Strike gets costly for cab rider
|||Negotiations to resume today on bus contract|
|||Reservations taken today for ride on city's commuter vans|
|||Shop owners feeling strike's effects|
|||Getting around without TheBus: Information you can use|
By Will Hoover
Advertiser Staff Writer
Yesterday, after one week of the bus strike, Didi Ramirez sat at the normally packed Punchbowl and South King Street bus stop and waited for a cab. Since the strike began, Ramirez said, she has forked over around $100 in taxi fares.
"We can't do our daily routines," said Ramirez. "It's affecting my Waikiki-area cleaning business. I've been wasting a lot of money on these cab rides. I really hope this strike doesn't go on too long because I've been taking about three cab rides a day, and they usually run from $5 to $7 each. It's like I'm working for nothing."
Ramirez said that if the strike lasts much longer, she might not be able to afford to continue working. Plus, the strike has made it difficult for her to visit her family doctor in Wahiawa, she said.
Ramirez is among thousands of O'ahu bus riders doing what they can to cope with the inconvenience of finding an alternate means of transportation.
Even as she spoke, Richard Wards of Christchurch, New Zealand, glided past the bus stop aboard a Segway personal transporter.
Wards said he decided to rent the Segway in response to the bus strike, which began the day he arrived in Waikiki.
"This is the only way to get around," said Wards, who admitted that at $75 for a half-day, the Segway was an expensive, though entertaining, means of travel about town.
The Segway is a two-wheeled upright device controlled by body movements, computers and gyroscopes.
"I've never ridden one before, but it's so easy to get around," said Wards. "Look. I can turn around, back up and go forward."
Wards said he planned to rent the Segway at least one more time before he leaves on Friday.
Harold and Barbara Doyle of Udall, Kan., watched intently as Wards passed by. The couple, who are staying with Barbara Doyle's brother in Kane'ohe, joked about hitching a ride home on the Segway.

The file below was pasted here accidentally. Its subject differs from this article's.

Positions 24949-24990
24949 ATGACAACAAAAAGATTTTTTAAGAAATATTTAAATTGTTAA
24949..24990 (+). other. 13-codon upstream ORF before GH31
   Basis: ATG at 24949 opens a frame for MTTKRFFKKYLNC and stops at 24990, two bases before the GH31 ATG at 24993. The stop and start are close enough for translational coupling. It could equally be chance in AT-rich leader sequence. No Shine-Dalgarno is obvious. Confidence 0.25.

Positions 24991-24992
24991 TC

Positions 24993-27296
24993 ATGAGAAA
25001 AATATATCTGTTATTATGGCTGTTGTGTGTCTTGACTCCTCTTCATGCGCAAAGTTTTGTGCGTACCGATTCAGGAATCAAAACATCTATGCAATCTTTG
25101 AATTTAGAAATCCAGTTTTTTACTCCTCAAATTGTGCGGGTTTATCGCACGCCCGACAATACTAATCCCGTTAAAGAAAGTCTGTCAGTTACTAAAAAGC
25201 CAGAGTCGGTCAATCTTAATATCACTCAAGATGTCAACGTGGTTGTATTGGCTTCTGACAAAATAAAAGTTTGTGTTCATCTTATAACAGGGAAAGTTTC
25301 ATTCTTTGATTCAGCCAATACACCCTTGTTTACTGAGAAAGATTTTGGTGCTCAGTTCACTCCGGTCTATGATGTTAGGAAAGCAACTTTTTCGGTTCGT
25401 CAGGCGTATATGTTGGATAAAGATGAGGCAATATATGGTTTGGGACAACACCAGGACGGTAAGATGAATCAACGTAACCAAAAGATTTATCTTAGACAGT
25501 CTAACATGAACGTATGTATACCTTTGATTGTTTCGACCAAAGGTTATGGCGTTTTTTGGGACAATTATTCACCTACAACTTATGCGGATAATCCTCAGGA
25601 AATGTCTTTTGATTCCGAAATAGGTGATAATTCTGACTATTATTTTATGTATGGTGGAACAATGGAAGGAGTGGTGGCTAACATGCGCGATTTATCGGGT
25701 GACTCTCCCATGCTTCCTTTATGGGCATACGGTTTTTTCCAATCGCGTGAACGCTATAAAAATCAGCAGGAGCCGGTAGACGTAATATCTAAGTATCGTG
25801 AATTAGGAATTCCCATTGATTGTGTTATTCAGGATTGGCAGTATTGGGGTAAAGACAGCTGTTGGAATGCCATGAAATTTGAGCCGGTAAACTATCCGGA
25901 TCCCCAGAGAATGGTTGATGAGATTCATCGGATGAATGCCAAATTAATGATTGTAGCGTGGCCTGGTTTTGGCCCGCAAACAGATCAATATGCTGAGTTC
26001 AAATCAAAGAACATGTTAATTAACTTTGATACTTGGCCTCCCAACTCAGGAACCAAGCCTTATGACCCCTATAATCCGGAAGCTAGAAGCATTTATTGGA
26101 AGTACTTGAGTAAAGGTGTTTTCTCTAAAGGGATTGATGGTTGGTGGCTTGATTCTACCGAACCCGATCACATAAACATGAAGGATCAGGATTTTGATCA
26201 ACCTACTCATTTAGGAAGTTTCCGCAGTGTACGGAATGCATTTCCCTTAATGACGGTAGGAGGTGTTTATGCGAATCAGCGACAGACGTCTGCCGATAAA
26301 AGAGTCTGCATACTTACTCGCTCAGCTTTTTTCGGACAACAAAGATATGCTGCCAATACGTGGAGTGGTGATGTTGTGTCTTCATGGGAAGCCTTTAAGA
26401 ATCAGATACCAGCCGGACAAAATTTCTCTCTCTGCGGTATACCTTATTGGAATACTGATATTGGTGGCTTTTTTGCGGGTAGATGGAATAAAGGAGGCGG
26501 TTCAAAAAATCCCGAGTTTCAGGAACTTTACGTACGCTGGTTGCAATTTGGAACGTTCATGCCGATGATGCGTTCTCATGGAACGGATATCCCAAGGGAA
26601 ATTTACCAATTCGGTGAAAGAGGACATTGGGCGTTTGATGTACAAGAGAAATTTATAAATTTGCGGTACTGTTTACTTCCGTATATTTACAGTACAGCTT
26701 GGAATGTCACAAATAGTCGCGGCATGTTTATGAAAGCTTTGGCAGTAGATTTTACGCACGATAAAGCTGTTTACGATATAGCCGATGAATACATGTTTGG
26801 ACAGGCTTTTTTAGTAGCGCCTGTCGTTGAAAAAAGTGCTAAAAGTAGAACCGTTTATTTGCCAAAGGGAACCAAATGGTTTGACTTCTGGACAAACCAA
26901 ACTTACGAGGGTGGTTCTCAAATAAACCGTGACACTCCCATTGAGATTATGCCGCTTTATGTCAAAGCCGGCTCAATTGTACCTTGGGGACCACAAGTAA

"We're just walking up and down the streets today, doing the things tourists do visiting the palace and so forth," said Harold Doyle, who arrived in Honolulu on Thursday and marveled at how much the place had changed since he was last here 30 years ago.
"The first thing they told us when we got here was there are no buses," he said. "Until today we had my brother-in-law, Russell, to take us around. Now, we're walking."
The two weren't certain how they'd get back to Kane'ohe, but were confident they could arrange a ride with another relative by telephone.
Seven blocks away, at Chinatown Gateway Plaza, Breene Harimoto, deputy director of the city's Department of Information and Technology, was attempting to maintain order among the crowd of pedestrians waiting to get a free ride on the temporary CityVan shuttle service.
"This is the Grand Central Station of the shuttle program," said Harimoto, who has worked 14-hour-plus days since the strike began.
"We're trying to move people around the city as best we can.
"We get lots of thank-yous, but we also get lots of complaints because we're not going to where people are going.
"We can only handle so many."
Somehow, Nick Law, who lives on Vineyard Boulevard, remained stoic.
"I'm not mad at anyone," said Law as he waited for the next CityVan to take him to Ala Moana boulevard. "If I got mad, it wouldn't do any good."
But back at the Punchbowl and South King bus stop, Ramirez had run out of patience.
Asked if she was angrier at the striking workers or at O'ahu Transit Services the contractor that runs the city buses she replied: "The mayor. Give them what they want and get this thing over with."
Reach Will Hoover at email@example.com or 525-8038.